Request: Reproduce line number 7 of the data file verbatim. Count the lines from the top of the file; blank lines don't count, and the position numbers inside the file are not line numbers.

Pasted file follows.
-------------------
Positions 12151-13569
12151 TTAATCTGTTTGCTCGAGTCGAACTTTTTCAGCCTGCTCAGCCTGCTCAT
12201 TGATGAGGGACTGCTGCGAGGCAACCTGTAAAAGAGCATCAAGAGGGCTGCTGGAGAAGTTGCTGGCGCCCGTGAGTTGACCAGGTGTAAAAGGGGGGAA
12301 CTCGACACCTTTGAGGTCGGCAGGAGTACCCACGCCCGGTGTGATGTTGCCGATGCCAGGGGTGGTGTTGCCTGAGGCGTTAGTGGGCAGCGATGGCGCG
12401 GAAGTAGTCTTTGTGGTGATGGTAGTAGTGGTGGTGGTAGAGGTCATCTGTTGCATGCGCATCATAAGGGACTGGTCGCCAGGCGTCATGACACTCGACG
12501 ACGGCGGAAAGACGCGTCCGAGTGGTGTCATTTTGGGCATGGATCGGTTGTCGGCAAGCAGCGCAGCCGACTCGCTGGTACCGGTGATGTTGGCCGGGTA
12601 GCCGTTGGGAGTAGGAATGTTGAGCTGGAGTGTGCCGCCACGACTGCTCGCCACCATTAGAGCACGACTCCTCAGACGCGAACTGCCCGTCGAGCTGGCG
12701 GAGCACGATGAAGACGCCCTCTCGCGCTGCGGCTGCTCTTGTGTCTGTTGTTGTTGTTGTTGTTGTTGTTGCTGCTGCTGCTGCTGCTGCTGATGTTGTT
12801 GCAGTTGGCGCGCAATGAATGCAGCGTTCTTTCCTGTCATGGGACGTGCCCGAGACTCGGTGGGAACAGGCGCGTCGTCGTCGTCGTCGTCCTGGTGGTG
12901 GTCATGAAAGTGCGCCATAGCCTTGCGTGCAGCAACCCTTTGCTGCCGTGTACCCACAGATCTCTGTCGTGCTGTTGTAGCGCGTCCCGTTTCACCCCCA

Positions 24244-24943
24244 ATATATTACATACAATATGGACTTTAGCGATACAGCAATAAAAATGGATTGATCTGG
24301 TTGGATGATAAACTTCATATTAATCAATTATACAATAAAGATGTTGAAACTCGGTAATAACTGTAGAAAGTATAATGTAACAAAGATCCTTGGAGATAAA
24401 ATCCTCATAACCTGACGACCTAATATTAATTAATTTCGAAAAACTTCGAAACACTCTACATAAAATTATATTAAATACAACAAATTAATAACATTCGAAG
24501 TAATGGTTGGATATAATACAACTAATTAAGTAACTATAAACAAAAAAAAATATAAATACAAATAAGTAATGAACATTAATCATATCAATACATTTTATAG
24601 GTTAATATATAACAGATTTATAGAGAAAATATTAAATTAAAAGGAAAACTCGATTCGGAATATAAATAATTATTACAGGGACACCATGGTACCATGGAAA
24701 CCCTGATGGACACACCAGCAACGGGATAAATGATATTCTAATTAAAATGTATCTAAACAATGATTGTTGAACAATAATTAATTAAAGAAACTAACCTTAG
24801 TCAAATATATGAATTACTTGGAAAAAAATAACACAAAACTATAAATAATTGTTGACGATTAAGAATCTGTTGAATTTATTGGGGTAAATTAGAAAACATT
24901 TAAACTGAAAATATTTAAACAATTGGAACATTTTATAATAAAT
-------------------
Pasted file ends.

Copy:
12601 GCCGTTGGGAGTAGGAATGTTGAGCTGGAGTGTGCCGCCACGACTGCTCGCCACCATTAGAGCACGACTCCTCAGACGCGAACTGCCCGTCGAGCTGGCG